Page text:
This story was corrected on 14 August to make clear that Google’s court filing was referring to users of other email providers who email Gmail users – and not to the Gmail users themselves.
The only interesting stuff comes from people you care about in real life or from those who are famous or otherwise fabulous enough to post about exotic travels, gourmet meals, designer clothes, or unreasonable beauty/fitness/talent. It’s about basting in your own FOMO (that’s Fear of Missing Out, to those of you who didn’t know and are probably still happy) and trying your best to inspire it in others. It’s an addictive time suck, but at least now we’ve got something to do in awkward public situations besides fake-texting. Here are a few cliché, boring, and annoying shots to avoid.
On Thursday, October 25, 2012, as Barack Obama and Mitt Romney crisscrossed America in a final mad scramble along the campaign trail, three officers from Yemen’s elite Republican Guard were holding an unusual meeting half a world away, on the tip of the Arabian Peninsula. That day was Eid al-Adha, the Feast of the Sacrifice, which in the Islamic tradition commemorates Abraham’s willingness to sacrifice his son Ishmael. Eid al-Adha is one of the holiest days on the Islamic calendar, but the men had likely forgone the traditional meal with their families to join the meeting that evening.
Standing in front of them was the reason for their clandestine gathering: an 8-year-old boy. Shy, frail, a little grimy, and in need of a haircut, he looked as vulnerable as he would several months later while describing this meeting on video.
Read these and tell me Democrats weren’t trying really hard to make things better. Again; these are bills that were PASSED by the Democratic House, and BLOCKED by 40-41 solid votes in the Senate. Compare these to the complete SHIT the current Republican-led House is producing, and then tell us again how there’s no difference between the two parties.
None of them want to be identified. They carry fear of the regime with them, even as they seek refuge across the border in Jordan.
But “safety” is a relative term. For Syria’s female refugee population, it has meant trading fear of death in their homeland for fear of something many consider to be worse: rape.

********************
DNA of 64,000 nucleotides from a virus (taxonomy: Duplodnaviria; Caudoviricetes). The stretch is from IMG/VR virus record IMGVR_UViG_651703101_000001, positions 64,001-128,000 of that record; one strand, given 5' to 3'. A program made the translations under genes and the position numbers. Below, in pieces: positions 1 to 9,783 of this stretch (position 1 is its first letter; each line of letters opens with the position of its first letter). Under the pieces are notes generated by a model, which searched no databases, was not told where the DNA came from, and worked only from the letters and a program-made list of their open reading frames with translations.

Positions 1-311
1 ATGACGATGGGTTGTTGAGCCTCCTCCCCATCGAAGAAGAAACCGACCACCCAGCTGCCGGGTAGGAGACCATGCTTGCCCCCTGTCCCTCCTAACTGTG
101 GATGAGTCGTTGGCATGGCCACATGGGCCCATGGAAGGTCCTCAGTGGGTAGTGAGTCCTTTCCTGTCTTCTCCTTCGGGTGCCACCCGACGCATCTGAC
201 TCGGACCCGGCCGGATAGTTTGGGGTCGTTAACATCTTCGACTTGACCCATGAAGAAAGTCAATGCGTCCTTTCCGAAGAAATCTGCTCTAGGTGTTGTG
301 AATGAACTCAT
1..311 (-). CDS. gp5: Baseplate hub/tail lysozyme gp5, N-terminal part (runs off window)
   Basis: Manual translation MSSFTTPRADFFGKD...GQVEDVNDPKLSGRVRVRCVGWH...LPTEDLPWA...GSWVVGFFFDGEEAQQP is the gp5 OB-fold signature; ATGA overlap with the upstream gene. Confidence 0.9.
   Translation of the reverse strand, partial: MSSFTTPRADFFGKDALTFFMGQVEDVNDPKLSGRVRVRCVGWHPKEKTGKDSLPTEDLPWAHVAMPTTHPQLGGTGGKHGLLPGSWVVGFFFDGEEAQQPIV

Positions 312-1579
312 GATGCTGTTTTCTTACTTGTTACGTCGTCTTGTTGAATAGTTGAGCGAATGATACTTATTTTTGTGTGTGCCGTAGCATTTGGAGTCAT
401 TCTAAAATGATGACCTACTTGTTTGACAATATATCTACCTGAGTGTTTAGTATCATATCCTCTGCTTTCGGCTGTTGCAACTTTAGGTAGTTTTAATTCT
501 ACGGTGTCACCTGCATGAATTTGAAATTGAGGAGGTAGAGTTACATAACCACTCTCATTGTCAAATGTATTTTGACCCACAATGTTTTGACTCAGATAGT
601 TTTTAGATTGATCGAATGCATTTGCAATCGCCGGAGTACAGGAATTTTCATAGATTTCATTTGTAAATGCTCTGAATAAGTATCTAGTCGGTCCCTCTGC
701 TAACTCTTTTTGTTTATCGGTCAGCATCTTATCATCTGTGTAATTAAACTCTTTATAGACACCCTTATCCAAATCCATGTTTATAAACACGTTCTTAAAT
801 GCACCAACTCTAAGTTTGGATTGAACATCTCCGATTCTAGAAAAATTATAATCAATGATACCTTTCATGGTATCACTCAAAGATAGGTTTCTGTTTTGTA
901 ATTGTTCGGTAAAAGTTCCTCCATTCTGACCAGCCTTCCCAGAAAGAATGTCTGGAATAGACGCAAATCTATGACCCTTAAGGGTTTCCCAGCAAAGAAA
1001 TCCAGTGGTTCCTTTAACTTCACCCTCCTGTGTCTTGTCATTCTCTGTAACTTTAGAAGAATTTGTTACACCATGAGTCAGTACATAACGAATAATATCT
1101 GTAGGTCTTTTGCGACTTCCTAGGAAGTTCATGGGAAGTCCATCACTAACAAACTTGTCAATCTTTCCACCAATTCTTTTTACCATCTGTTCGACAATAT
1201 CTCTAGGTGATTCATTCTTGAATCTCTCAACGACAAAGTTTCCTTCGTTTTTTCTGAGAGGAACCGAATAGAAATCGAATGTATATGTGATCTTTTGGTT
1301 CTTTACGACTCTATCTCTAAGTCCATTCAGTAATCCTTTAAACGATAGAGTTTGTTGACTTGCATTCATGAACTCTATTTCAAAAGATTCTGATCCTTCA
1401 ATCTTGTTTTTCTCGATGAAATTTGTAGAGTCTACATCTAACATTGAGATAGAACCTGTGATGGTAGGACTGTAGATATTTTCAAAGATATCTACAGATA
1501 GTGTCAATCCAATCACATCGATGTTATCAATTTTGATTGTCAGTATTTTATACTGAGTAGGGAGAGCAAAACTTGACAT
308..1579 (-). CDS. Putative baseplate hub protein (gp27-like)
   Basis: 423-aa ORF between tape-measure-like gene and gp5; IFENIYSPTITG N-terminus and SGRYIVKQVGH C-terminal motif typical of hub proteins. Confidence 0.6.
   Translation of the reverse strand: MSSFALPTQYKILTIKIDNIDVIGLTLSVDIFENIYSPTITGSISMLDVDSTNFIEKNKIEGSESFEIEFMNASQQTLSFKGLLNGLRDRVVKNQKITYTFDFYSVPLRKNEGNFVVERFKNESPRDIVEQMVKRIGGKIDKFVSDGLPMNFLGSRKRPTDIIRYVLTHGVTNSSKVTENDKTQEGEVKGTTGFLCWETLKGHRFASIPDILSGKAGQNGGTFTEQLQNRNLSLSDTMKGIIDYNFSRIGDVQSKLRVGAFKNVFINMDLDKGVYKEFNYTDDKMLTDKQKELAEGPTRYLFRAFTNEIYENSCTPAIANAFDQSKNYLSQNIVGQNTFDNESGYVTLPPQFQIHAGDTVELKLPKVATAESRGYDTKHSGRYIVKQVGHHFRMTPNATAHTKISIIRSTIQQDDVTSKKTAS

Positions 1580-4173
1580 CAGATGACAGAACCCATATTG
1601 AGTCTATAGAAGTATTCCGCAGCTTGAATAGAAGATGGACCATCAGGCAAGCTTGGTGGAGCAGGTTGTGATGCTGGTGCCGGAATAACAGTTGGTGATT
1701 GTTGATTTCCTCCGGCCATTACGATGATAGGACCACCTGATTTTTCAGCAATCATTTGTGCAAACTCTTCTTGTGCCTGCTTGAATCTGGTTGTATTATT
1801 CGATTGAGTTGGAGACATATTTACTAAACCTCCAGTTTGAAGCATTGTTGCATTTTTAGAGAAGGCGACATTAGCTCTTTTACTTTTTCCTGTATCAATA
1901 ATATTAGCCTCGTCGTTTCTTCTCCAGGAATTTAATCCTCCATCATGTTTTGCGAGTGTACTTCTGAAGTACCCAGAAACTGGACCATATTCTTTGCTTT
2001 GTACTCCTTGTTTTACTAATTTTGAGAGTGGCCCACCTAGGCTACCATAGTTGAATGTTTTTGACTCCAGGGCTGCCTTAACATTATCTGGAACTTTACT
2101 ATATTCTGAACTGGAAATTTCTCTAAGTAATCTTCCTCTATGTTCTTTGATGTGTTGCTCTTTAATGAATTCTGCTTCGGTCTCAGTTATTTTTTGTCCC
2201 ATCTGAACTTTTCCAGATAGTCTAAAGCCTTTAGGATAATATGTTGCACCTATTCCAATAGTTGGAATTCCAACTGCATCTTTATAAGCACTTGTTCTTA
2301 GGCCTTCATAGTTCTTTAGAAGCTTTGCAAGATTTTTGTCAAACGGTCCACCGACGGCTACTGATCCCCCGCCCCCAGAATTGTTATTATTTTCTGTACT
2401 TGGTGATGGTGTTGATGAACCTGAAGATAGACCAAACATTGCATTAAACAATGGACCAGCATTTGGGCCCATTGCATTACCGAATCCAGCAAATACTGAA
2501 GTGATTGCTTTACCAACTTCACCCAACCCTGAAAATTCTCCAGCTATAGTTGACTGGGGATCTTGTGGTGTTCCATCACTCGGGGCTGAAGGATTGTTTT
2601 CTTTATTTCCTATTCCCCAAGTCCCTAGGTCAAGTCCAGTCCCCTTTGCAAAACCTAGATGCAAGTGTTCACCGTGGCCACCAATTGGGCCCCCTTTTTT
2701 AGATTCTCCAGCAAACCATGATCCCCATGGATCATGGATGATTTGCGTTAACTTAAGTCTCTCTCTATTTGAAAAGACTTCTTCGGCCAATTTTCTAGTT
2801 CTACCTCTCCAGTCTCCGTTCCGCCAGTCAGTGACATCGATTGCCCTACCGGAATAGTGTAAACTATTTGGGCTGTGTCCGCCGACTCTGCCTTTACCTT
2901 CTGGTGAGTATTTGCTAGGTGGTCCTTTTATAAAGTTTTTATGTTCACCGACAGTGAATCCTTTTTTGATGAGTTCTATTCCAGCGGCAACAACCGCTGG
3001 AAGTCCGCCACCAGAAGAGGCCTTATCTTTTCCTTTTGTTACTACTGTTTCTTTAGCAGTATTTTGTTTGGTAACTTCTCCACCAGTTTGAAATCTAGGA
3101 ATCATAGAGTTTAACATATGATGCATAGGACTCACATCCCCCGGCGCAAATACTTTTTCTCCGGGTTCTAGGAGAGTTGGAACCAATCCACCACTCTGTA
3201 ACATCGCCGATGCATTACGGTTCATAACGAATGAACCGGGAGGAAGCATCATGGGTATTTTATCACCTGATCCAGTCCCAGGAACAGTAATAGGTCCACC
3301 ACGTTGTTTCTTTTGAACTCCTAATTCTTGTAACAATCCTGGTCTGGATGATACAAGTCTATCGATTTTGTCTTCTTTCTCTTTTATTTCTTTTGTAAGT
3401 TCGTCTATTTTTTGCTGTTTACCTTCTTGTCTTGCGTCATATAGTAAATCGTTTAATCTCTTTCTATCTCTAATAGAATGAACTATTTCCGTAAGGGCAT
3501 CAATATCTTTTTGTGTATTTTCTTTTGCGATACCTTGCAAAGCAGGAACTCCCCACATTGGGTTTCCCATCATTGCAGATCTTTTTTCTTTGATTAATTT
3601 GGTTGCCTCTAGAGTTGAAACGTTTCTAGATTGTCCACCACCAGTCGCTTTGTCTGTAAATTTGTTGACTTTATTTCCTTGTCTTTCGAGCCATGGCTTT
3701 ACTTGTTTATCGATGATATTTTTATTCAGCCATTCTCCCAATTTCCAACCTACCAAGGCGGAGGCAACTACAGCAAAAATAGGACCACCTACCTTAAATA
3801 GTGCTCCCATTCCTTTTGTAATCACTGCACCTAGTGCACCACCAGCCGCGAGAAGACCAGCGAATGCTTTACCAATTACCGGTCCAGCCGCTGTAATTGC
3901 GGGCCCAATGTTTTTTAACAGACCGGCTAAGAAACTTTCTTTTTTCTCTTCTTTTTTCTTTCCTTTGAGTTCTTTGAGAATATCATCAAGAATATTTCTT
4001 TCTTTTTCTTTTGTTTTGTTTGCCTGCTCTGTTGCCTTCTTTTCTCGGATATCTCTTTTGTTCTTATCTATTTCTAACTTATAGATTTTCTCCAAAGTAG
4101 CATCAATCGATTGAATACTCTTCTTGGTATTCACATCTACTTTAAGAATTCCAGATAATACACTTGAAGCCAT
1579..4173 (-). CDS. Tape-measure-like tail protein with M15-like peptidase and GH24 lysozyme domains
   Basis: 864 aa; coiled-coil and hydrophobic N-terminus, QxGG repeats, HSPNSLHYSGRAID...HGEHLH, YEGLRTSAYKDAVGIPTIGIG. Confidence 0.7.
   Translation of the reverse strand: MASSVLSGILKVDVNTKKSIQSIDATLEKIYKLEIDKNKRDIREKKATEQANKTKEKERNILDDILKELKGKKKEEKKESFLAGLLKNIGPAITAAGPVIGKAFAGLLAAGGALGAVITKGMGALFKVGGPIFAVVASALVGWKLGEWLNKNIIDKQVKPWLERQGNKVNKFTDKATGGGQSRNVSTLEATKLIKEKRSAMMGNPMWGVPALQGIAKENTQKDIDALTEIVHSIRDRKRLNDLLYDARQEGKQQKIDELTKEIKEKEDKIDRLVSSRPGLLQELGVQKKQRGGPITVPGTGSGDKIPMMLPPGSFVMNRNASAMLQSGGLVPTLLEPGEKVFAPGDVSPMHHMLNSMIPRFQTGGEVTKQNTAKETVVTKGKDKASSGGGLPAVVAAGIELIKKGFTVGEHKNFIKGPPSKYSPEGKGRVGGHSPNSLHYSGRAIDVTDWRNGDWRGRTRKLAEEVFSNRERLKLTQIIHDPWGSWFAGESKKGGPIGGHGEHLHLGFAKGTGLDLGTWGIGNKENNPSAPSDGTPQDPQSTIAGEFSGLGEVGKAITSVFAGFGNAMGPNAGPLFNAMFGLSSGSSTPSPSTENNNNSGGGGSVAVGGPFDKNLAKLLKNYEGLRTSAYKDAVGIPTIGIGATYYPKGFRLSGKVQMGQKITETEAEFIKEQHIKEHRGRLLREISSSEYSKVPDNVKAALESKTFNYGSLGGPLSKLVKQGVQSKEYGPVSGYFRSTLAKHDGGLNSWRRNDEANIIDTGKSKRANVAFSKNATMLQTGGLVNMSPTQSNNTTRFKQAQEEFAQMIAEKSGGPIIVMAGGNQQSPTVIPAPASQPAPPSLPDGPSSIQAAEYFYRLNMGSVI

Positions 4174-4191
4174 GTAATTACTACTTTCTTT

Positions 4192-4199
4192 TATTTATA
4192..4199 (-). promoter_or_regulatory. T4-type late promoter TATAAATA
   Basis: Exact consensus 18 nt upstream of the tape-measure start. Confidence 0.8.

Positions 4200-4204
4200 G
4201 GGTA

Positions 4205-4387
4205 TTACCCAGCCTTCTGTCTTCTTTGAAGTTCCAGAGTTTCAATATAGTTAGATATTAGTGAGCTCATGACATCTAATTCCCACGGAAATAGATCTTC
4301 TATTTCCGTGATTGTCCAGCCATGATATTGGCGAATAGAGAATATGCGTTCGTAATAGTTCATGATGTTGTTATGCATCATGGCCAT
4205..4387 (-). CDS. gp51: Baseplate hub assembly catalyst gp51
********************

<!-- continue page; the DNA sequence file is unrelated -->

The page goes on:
There have been various stories of sexual harassment and rape in Zaatari camp — teeming with masses who continue to stream across the border.
BRASÍLIA – Brazilian President Dilma Rousseff on Thursday ratified a law aimed at protecting victims of sexual abuse which has been condemned by the Catholic church as a first step toward broader legalization of abortion.
Four days after Pope Francis ended a week-long visit to Brazil, the world’s most populous Catholic country, Rousseff signed the text into law without any veto, her office said.
The legislation mandates that victims of sexual abuse receive emergency treatment in public hospitals and get access to medication to prevent unwanted pregnancies such as the “morning-after pill.”
Sometimes it’s important to show people who might not be able to understand something that your fears are real, that your accounts are not exaggerated, and that your dangers are not in your head. For every woman who has ever been harassed, followed, catcalled, or generally made to feel unsafe in the street, this scene is extremely familiar (if still terribly sad to see). For everyone who has ever doubted the gravity of what it means to be a woman on city streets sometimes, it’s an important video to watch.